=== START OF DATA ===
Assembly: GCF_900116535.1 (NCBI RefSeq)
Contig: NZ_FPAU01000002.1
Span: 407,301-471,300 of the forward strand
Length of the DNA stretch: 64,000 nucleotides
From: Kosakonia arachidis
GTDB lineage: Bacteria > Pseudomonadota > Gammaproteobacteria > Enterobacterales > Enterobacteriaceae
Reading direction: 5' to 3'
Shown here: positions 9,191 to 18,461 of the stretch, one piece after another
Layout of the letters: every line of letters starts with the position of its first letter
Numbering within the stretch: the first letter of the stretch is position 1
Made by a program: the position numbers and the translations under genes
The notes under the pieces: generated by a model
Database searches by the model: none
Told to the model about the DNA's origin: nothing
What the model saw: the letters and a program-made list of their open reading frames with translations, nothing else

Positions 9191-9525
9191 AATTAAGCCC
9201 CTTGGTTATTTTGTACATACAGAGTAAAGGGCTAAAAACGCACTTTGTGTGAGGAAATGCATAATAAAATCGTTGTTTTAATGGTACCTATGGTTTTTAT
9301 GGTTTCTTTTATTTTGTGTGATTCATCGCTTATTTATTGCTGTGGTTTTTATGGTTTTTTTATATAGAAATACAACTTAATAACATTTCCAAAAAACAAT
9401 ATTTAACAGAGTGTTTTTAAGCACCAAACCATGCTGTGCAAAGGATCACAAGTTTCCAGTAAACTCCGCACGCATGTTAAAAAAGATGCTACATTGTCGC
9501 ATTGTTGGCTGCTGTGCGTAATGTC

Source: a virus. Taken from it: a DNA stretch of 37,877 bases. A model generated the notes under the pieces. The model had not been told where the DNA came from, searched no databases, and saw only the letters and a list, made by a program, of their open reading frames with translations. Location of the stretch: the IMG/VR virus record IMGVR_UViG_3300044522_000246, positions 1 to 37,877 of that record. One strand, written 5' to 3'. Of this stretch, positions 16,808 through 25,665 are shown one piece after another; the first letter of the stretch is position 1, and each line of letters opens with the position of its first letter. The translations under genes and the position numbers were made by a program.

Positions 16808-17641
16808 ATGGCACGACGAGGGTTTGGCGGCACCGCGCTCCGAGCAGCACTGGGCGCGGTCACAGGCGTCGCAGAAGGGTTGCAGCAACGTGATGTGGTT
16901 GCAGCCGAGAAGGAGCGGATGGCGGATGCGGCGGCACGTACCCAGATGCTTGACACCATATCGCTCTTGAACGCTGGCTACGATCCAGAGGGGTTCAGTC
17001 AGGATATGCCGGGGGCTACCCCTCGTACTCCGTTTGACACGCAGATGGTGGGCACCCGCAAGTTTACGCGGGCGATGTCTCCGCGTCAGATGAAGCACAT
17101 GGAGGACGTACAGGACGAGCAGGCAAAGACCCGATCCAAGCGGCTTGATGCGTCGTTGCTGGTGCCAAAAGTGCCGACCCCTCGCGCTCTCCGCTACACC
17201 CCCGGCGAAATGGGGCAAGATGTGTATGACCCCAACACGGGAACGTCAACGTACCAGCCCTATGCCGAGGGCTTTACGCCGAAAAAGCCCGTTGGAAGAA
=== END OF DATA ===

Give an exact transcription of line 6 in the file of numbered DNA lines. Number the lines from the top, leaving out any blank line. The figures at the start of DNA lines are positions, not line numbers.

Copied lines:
GTDB lineage: Bacteria > Pseudomonadota > Gammaproteobacteria > Enterobacterales > Enterobacteriaceae